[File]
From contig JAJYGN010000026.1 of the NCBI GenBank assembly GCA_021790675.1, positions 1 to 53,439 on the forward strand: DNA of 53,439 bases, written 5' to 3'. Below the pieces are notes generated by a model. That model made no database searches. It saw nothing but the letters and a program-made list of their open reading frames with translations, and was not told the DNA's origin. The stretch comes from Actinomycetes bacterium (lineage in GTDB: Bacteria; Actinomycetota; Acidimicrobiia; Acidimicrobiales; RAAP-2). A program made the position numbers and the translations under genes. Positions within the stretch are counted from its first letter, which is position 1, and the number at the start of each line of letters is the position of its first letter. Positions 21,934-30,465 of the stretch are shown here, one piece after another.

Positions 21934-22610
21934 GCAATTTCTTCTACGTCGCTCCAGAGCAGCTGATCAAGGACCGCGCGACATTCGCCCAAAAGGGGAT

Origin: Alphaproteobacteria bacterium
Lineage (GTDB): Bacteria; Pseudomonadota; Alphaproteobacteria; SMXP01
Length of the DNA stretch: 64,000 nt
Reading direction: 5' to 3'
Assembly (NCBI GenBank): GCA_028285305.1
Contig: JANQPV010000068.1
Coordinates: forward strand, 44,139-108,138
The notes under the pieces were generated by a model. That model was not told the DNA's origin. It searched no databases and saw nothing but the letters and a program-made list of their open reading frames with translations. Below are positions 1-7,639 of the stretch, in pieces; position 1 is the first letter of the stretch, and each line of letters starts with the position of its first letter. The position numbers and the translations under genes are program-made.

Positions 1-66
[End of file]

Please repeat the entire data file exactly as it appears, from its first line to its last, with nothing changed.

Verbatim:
From contig JAJYGN010000026.1 of the NCBI GenBank assembly GCA_021790675.1, positions 1 to 53,439 on the forward strand: DNA of 53,439 bases, written 5' to 3'. Below the pieces are notes generated by a model. That model made no database searches. It saw nothing but the letters and a program-made list of their open reading frames with translations, and was not told the DNA's origin. The stretch comes from Actinomycetes bacterium (lineage in GTDB: Bacteria; Actinomycetota; Acidimicrobiia; Acidimicrobiales; RAAP-2). A program made the position numbers and the translations under genes. Positions within the stretch are counted from its first letter, which is position 1, and the number at the start of each line of letters is the position of its first letter. Positions 21,934-30,465 of the stretch are shown here, one piece after another.

Positions 21934-22610
21934 GCAATTTCTTCTACGTCGCTCCAGAGCAGCTGATCAAGGACCGCGCGACATTCGCCCAAAAGGGGAT

Origin: Alphaproteobacteria bacterium
Lineage (GTDB): Bacteria; Pseudomonadota; Alphaproteobacteria; SMXP01
Length of the DNA stretch: 64,000 nt
Reading direction: 5' to 3'
Assembly (NCBI GenBank): GCA_028285305.1
Contig: JANQPV010000068.1
Coordinates: forward strand, 44,139-108,138
The notes under the pieces were generated by a model. That model was not told the DNA's origin. It searched no databases and saw nothing but the letters and a program-made list of their open reading frames with translations. Below are positions 1-7,639 of the stretch, in pieces; position 1 is the first letter of the stretch, and each line of letters starts with the position of its first letter. The position numbers and the translations under genes are program-made.

Positions 1-66